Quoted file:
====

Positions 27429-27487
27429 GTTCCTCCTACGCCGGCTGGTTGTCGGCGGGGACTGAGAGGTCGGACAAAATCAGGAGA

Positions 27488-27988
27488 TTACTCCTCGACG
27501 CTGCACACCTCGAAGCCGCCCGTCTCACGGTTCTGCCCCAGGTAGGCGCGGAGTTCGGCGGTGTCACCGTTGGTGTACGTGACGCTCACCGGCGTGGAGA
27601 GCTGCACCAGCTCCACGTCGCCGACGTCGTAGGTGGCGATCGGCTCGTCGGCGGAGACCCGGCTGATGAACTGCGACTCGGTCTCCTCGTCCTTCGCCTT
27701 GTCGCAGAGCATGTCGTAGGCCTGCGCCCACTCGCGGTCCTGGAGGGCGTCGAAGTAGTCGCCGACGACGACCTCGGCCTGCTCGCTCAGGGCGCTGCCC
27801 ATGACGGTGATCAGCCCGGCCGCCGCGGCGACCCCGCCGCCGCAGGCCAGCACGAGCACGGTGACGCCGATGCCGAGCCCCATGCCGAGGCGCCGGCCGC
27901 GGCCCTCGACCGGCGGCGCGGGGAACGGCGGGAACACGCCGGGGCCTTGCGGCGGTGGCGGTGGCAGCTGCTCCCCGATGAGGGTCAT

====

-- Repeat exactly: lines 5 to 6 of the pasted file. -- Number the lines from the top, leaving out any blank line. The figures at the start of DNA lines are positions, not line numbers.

27501 CTGCACACCTCGAAGCCGCCCGTCTCACGGTTCTGCCCCAGGTAGGCGCGGAGTTCGGCGGTGTCACCGTTGGTGTACGTGACGCTCACCGGCGTGGAGA
27601 GCTGCACCAGCTCCACGTCGCCGACGTCGTAGGTGGCGATCGGCTCGTCGGCGGAGACCCGGCTGATGAACTGCGACTCGGTCTCCTCGTCCTTCGCCTT